“But now I go away to Him who sent Me, and none of you asks Me, ‘Where are You going?’ But because I have said these things to you, sorrow has filled your heart. Nevertheless, I tell you the truth. It is to your advantage that I go away; for if I do not go away, the Helper will not come to you; but if I depart, I will send Him to you. And when He has come He will convict the world of sin, and of righteousness, and of judgment: of sin, because they do not believe in Me; of righteousness, because I go to My Father and you see Me no more; of judgment, because the ruler of this world is judged.” John 16:5-11
“Why do you call me ‘Lord, Lord,’ and not do what I tell you? Romans 6:46
“If the Spirit of him who raised Jesus from the dead dwells in you, he who raised Christ Jesus from the dead will also give life to your mortal bodies through his Spirit who dwells in you.” Romans 8:11
“The Spirit himself bears witness with our spirit that we are children of God, and if children, then heirs—heirs of God and fellow heirs with Christ, provided we suffer with him in order that we may also be glorified with him.” Romans 8:16-17
God’s people longed for God’s judgment because it meant that God would set things right (Psalms 72:4). This saving judgment entailed God condemning their enemies but they thought little about what God required of them.
Some readers might need to reorient how they think about “being saved.” Salvation concerns both what we’re saved from and what we’re saved for. Many people think almost exclusively in terms of the former. We are saved from wrath, punishment, condemnation, and hell. Though a glorious truth, it is a partial truth.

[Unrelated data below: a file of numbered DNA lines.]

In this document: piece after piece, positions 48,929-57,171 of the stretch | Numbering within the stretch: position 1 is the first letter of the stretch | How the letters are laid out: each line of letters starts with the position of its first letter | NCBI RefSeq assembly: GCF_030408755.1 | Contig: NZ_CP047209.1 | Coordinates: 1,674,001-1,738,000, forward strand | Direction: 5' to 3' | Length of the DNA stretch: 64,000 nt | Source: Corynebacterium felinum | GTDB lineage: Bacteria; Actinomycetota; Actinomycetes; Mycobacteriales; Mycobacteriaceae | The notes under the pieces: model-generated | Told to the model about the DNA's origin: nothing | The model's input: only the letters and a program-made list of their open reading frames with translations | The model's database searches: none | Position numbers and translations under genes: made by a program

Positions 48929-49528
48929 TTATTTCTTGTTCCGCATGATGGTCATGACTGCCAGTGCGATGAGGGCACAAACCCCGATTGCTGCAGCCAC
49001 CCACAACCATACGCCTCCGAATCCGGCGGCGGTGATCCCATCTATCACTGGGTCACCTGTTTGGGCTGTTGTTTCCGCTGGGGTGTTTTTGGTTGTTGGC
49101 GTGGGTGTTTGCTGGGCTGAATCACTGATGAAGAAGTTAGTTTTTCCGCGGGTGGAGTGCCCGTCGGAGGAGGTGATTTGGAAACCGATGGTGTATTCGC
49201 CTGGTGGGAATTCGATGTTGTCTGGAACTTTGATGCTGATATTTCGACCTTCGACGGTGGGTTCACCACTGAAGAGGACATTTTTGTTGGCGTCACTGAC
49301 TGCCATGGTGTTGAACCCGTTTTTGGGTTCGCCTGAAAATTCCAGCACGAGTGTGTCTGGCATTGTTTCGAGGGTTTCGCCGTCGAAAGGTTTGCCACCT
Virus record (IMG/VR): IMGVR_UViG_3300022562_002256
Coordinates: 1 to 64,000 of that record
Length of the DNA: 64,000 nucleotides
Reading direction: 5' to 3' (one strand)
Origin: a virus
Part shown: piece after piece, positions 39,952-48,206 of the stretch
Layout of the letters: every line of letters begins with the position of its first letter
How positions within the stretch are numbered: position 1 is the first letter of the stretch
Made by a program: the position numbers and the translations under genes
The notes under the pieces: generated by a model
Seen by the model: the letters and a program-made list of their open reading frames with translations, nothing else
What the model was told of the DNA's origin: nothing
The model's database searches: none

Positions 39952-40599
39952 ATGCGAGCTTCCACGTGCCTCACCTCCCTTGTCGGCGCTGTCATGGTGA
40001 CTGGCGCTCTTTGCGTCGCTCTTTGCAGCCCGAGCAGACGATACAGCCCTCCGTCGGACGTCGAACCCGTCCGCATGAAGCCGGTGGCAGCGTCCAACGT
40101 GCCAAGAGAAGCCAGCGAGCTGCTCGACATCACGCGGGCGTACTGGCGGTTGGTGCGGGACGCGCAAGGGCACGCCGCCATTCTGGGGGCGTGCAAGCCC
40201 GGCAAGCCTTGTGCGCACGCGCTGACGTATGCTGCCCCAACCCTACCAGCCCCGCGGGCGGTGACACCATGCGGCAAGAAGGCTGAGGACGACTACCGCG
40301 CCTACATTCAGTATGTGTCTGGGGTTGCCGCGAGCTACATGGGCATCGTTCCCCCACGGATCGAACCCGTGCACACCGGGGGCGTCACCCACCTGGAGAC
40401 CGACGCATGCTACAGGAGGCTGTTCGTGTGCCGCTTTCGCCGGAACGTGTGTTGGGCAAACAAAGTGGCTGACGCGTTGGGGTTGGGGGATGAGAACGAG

Nothing is wrong with stressing the importance of being saved from something. Being saved from the penalty, power, and presence of sin is glorious! But…. and this is an important “but” … no one is saved merely from fear of penalty. Ultimately, salvation requires love for Christ and obedience to Christ by obedience to the guidance of the Holy Spirit that dwells within your spirit.
The goal of salvation is believers’ conformity to the Son of God—their participation in his rule over creation as God’s eschatological family and as renewed humanity—but only and always with the purpose of extending God’s hand of mercy, love, and care to his wider creation. This was humanity’s job in the beginning; it is the believer’s responsibility now and will be the believers’ responsibility and honor in the future, first during Jesus’ Millennial reign on this earth when He and the resurrected Saints will rule the nations with a rod of iron. This is a transitional era when Satan is bound but he is released at the end of the Millennium when he is still able to raise an army like the sand of the sea. He and his army will be defeated and this earth destroyed with fire. The second resurrection and the White Throne judgement follow, before the new earth and heaven where only the righteous dwell.
This vision is compelling and sustaining. It creates a far more robust biblical perspective on following Christ.
People know that the world has problems. Moreover, the Holy Spirit convicts the world of sin and righteousness and He will guide and direct our steps to evangelize the lost. He will even give us the words to say so they know that we are being used by God. We just need to be obedient to the call of God on our lives regardless of the cost.
“Who shall separate us from the love of Christ? Shall tribulation, or distress, or persecution, or famine, or nakedness, or danger, or sword? As it is written, “For your sake we are being killed all the day long; we are regarded as sheep to be slaughtered.” No, in all these things we are more than conquerors through him who loved us. For I am sure that neither death nor life, nor angels nor rulers, nor things present nor things to come, nor powers, nor height nor depth, nor anything else in all creation, will be able to separate us from the love of God in Christ Jesus our Lord.” Romans 8:35-39